COLUMBIA, SC (WCSC) - South Carolina earned perfect marks for academic standards, school accountability and teacher support in a national report card issued Thursday. Overall, the state ranks No. 11 in school policy and performance.
The state was also ranked No. 1 in the nation for its efforts to improve teaching by Quality Counts 2010, one of a series of annual reports published by Education Week. South Carolina ranked seventh for academic standards, assessment and accountability in the same report.
"So many times we hear from critics that our public school system is last in the nation, but this report and others like it are helping to dispel that myth," said State Superintendent of Education Jim Rex.
South Carolina's overall score of 80 -- a B-minus -- exceeded the national score of 75.9, a C.
The state's highest marks came from the updated ranking of policies and programs aimed at boosting the teaching profession. South Carolina's average was 95.8, an A. The score was the highest given to any state and was more than 22 points above the nation's average. South Carolina carried a perfect score of 100 for supporting teachers, a 96.2 for teacher incentives and a 91.2 in teacher accountability for quality. All three scores were the best in the nation.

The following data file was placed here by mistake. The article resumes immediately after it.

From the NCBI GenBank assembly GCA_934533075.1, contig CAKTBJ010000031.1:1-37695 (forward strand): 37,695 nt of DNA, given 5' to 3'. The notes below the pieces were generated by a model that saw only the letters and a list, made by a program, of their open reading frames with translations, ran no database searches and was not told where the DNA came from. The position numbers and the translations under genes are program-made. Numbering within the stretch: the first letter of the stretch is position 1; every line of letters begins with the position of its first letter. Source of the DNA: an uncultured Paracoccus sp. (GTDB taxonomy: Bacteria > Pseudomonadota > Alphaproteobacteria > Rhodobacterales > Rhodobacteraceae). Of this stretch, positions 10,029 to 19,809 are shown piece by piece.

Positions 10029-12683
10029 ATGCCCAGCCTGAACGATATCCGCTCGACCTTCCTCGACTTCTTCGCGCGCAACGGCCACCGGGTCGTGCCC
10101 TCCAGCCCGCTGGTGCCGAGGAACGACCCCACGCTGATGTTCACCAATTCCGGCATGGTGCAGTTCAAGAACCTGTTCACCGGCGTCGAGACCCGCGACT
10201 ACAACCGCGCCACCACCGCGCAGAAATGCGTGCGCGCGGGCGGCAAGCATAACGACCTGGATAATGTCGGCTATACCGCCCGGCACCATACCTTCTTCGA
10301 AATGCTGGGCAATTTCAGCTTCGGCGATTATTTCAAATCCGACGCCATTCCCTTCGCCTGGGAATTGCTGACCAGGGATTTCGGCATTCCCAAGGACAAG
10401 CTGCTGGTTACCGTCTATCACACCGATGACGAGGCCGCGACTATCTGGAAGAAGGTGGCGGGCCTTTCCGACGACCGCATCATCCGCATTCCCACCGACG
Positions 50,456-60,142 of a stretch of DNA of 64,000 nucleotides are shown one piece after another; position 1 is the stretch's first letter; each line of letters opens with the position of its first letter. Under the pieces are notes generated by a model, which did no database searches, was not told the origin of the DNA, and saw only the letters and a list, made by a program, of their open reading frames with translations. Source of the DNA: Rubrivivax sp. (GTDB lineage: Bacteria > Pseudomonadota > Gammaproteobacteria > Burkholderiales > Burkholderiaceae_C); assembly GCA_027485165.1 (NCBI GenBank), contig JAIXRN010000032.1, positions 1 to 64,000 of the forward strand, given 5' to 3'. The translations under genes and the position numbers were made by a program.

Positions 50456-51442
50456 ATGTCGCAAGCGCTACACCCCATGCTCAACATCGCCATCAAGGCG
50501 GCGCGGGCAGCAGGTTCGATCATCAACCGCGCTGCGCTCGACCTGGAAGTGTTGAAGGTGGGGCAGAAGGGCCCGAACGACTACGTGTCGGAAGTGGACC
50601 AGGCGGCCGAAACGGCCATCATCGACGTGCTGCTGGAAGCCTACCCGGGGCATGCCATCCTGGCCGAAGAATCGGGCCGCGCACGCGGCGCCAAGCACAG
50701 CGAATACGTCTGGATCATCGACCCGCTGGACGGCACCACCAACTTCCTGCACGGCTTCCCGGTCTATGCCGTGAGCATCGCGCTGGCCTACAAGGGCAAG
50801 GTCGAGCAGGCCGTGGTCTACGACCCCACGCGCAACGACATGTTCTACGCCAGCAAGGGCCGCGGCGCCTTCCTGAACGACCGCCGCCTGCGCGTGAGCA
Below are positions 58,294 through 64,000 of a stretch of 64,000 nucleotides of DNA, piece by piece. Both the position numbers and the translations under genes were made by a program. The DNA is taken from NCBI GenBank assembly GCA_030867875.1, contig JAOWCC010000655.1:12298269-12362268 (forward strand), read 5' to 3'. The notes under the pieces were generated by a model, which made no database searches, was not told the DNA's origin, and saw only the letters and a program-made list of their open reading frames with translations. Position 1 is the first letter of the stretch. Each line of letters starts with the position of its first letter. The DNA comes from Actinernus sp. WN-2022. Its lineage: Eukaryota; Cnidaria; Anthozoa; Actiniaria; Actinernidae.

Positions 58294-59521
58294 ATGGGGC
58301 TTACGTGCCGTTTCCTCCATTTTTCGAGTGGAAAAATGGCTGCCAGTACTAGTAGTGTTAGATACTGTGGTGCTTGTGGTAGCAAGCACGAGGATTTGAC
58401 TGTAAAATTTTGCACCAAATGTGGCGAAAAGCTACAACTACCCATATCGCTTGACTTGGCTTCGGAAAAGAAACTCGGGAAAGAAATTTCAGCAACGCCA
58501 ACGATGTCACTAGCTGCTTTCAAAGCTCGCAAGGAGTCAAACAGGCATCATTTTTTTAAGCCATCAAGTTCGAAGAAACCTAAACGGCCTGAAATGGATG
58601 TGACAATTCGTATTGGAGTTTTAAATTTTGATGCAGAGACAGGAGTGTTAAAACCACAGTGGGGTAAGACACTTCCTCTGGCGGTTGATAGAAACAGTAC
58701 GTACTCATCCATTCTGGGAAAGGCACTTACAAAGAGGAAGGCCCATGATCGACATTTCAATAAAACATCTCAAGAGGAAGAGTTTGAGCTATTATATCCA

"This is the fourth time in recent years that we've been No. 1 in this category, and I can't emphasize enough how important teacher quality is to student learning," Rex said. "That's especially true now, when schools have to tighten their belts and do more with less because of budget cuts. We can't afford to shortchange our teacher recruitment and training."
In standards, assessment and accountability, the state tied Arkansas for seventh. Only Texas, Florida, Ohio, Louisiana, Indiana and West Virginia ranked higher. The state earned perfect scores in school accountability and academic standards, nearly 16 points above the national average. However, in assessments, the state scored only an 83.3, almost a point below the national score.
"Our standards and our accountability system have been praised by a number of other independent national studies," Rex said, "and the assessment changes approved by the General Assembly in 2008 were a significant improvement to give us more information about individual student performance. These 2010 marks are the best we've earned from Quality Counts in this category."
Quality Counts calculated a "chance for success index" aimed at predicting a child's "life prospects" from birth through adulthood, given the educational and economic hurdles that the child is likely to face. The success index factored in student achievement, socio-economic factors such as poverty levels, parental employment and education and annual income.
In the 2010 report, South Carolina earned a grade of 75.1, three points below the national average, and ranked 36th in the category. The score and rank are part of a larger trend of improvement for the state, which ranked 37th in 2009 and 39th in 2008. Rex was concerned the improvements in the category could be wiped out by the current economic climate.